DHS network broadcasts cyberthreat warnings

DHS network broadcasts cyberthreat warnings

The Homeland Security Department has fielded a network that lets government and industry groups swap information about cyberattacks and other systems threats.

The Cyber Warning and Information Network has about 30 nodes connecting agencies and companies. The current CWIN topology is based on industry-specific user groups linked by information sharing and analysis centers, which were set up over the past two years to provide cyberalerts.

Government officials eventually hope to bring state and local agencies and first responders onto CWIN as well, said Paul Kurtz, special assistant to the president and senior director for critical infrastructure protection for the White House's Homeland Security Council.

The network, which supports voice and data transmission, will continue to expand with more companies joining next month, Kurtz said. Already, it has stretched beyond its original membership of just federal watch centers, he said.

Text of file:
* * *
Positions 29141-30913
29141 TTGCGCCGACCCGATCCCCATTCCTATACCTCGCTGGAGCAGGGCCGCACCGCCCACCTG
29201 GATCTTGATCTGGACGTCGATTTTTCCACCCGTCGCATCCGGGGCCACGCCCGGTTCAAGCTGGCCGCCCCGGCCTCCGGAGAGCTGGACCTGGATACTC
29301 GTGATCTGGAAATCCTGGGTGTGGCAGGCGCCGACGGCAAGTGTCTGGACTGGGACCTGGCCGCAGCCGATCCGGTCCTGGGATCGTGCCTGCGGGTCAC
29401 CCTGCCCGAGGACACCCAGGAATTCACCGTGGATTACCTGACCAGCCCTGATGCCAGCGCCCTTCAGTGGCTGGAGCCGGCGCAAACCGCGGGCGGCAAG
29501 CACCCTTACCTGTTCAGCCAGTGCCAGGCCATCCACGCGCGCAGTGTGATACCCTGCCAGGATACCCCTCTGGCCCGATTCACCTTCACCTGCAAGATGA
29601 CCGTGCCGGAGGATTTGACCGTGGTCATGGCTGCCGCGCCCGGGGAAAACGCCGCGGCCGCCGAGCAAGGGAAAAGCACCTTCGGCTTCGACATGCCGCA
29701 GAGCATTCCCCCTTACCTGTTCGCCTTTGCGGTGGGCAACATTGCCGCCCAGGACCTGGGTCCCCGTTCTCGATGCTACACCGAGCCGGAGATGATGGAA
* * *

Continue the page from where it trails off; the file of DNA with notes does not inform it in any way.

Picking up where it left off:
'We've been hearing a lot of talk about how we need to share information between the private sector and federal government,' Kurtz said. 'CWIN is the guinea pig.'

The project reflects a chief goal of the Bush administration's National Strategy to Secure Cyberspace. The National Cyber Security Division, a month-old arm of Homeland Security's Infrastructure Protection Office, oversees the strategy.

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